3 Ways to Make Your Kids Smarter
The race is on to make our kids smarter! Sometimes, a mom can start thinking that her child doesn't have time to just be a kid – there's too much to learn and too much to do. Well, take a deep breath. Helping your child become smarter starts with keeping things simple.
1. Don't Choose Chapter Books(Or for older kids, just because they can read the words doesn't mean they can comprehend the story)
So, your toddler or pre-schooler is very advanced. You don't want them to be bored with picture books, so you push them to get interested in chapter books. Before you fast-track them through the Frog and Toad series, listen to what the experts said about the benefits of picture books, in a recent article in The New York Times:
Literacy experts are quick to say that picture books are not for dummies. Publishers praise the picture book for the particular way it can develop a child's critical thinking skills.
"To some degree, picture books force an analog way of thinking," said Karen Lotz, the publisher of Candlewick Press in Somerville, Mass. "From picture to picture, as the reader interacts with the book, their imagination is filling in the missing themes."
Many parents overlook the fact that chapter books, even though they have more text, full paragraphs and fewer pictures, are not necessarily more complex.
"Some of the vocabulary in a picture book is much more challenging than in a chapter book," said Kris Vreeland, a book buyer for Vroman's Bookstore in Pasadena, Calif., where sales of picture books have been down. "The words themselves, and the concepts, can be very sophisticated in a picture book."
2. Less Baby Einstein, More Mom Time
(Or, for older kids, less screen time and more real life time)
iSpecialist Dr. Walt Larimore quotes a leading expert on his blog, who puts it this way:
"If Baby Einstein had been called 'Couch Potato Kiddie,' and the marketing had been 'Get your child started on the joys of watching television as early as possible,' that would have been honest marketing, and that really is what parents are buying."
Dr. Walt also quotes studies that show babies who watch the videos are less verbally proficient than those who do not. Researchers found that for every hour that an infant between 8 to 16 months old spends watching a brain DVD, he understands, on average, 6 to 8 fewer words than a kid who didn't do Einstein.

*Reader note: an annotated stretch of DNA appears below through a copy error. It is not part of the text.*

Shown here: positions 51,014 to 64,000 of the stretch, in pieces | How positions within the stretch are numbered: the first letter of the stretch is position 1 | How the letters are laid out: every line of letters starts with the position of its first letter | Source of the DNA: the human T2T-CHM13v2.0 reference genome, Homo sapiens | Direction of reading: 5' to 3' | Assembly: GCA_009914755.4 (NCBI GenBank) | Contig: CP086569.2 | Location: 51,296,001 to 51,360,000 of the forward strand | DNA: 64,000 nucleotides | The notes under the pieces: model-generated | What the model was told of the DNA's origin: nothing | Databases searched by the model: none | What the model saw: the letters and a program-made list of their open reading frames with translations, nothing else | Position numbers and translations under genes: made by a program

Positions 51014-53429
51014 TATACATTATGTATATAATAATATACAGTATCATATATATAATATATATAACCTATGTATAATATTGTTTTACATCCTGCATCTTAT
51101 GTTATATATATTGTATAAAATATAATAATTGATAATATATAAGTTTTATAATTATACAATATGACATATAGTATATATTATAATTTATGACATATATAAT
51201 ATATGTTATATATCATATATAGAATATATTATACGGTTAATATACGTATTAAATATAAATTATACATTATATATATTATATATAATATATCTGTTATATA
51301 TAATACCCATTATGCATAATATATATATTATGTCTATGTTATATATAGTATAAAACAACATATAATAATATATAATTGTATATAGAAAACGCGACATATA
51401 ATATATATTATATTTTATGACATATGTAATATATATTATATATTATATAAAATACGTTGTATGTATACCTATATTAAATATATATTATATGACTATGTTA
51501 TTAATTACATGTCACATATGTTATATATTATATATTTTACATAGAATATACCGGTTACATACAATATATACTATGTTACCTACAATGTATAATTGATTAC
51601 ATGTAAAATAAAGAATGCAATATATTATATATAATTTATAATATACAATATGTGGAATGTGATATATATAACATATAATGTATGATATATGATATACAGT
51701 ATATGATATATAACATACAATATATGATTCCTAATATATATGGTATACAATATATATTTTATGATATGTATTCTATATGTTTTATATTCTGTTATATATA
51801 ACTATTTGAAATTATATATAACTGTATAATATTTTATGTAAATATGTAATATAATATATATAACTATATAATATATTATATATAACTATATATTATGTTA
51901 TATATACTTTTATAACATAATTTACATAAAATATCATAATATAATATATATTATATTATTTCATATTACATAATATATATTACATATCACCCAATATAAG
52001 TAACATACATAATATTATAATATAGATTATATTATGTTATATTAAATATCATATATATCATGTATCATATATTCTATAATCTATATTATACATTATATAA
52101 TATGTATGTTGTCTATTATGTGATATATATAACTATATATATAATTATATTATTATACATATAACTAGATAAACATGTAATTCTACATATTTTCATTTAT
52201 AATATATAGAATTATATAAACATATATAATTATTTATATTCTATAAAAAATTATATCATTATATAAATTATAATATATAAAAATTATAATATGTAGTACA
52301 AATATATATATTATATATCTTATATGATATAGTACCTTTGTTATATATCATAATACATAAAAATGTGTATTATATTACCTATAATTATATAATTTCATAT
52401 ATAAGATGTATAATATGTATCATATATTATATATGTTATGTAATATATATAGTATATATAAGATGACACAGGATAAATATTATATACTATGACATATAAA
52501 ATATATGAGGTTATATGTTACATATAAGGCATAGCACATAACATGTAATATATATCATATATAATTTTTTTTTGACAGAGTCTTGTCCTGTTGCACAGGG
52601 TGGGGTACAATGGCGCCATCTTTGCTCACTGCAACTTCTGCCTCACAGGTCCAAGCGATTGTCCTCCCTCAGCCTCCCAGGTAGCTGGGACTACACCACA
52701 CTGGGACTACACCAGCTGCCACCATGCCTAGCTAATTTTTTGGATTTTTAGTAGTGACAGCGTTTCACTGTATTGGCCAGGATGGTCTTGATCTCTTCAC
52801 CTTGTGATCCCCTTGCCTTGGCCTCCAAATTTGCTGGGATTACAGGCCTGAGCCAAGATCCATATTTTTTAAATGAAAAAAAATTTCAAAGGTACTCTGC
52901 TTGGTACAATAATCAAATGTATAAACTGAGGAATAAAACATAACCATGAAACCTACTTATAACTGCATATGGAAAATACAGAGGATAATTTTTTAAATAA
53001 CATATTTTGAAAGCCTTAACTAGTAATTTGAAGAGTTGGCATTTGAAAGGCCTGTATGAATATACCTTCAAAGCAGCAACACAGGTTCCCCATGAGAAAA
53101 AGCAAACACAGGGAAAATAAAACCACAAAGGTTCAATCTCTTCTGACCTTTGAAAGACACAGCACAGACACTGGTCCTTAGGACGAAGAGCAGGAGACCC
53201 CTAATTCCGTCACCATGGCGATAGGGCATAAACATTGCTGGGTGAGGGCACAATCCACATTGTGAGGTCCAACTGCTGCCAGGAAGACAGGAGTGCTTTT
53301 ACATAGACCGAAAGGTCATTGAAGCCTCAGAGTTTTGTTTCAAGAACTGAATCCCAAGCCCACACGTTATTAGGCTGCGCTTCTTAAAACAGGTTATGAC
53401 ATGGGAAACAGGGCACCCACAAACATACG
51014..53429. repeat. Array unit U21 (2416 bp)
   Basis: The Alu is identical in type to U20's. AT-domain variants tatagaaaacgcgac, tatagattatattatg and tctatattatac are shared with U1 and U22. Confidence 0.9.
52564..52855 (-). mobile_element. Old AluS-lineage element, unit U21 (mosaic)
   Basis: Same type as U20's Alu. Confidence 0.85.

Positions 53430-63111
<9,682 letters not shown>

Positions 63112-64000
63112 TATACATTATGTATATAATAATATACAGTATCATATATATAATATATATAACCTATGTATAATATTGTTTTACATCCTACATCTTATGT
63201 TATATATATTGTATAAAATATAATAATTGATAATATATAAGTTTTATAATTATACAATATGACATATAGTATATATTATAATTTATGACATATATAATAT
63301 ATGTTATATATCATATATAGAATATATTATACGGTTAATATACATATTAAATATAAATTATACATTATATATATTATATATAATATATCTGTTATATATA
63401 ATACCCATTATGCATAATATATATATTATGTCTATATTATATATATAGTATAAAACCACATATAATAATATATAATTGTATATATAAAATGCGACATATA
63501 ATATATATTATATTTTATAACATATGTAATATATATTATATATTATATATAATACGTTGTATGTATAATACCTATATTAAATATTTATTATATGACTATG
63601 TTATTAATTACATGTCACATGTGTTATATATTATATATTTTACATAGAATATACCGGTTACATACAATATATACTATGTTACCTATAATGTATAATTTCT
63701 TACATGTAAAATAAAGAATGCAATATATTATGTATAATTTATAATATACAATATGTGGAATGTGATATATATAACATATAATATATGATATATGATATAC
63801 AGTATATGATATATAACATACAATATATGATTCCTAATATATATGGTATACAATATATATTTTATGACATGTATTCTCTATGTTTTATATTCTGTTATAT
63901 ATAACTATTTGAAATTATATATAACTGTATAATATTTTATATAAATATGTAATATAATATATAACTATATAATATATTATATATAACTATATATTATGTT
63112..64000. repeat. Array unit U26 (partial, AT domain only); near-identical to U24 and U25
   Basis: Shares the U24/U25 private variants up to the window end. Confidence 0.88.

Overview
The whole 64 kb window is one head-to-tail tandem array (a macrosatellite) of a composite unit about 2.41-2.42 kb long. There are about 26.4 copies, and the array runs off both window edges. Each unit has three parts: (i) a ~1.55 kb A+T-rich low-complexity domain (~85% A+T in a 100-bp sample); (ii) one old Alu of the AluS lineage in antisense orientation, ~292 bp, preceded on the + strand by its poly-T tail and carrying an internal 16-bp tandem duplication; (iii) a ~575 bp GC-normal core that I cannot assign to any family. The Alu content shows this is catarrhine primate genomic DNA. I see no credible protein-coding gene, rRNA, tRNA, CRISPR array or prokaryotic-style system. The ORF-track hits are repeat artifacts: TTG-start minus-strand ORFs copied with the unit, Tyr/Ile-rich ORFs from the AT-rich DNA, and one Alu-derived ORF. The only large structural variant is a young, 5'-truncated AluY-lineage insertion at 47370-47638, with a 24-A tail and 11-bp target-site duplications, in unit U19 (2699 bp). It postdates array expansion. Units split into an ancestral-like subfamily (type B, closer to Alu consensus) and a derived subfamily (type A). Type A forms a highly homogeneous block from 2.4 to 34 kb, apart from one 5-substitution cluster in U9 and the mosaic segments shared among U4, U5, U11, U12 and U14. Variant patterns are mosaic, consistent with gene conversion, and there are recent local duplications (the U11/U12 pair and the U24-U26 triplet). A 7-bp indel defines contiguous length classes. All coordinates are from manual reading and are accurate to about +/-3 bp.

Bottom line – babies and young children need real-life experiences, that's what expands their mind, not watching cartoon figures waltz across the screen to classical music. The same goes for older children, get them away from screen-time and into play time, reading time or a physically active time.
3. Don't Let the iPhone Fool You
(Or, for older kids, don't be afraid to limit their screen time)
iPhones and smart phones have been a great help to moms. The apps can keep you organized and it's convenient to have the Internet at your fingertips. But, isn't it just a little too easy to hand over your phone to your child to keep them quiet or occupied? And, it might impress you that your child can figure out the intricacies of a cell phone, but that won't help make them smarter in the real world.
Even educational games, according to one expert, should be avoided:
"Any parent who thinks a spelling program is educational for that age is missing the whole idea of how the preschool brain grows. What children need at that age is whole body movement, the manipulation of lots of objects and not some opaque technology. You're not learning to read by lining up the letters in the word 'cat.' You're learning to read by understanding language, by listening. Here's the parent busily doing something and the kid is playing with the electronic device. Where is the language? There is none." Jane M. Healy, educational psychologist
The American Academy of Pediatrics says that children under the age of two should have no screen time. Why? Children learn and grow by observing and interacting with the real world. If a child is locked into a phone screen, he might miss the real forest while looking at the fake trees on a screen.
© 2010 iMOM. All Rights Reserved. Family First, All Pro Dad, iMOM, and Family Minute with Mark Merrill are registered trademarks.
blog comments powered by Disqus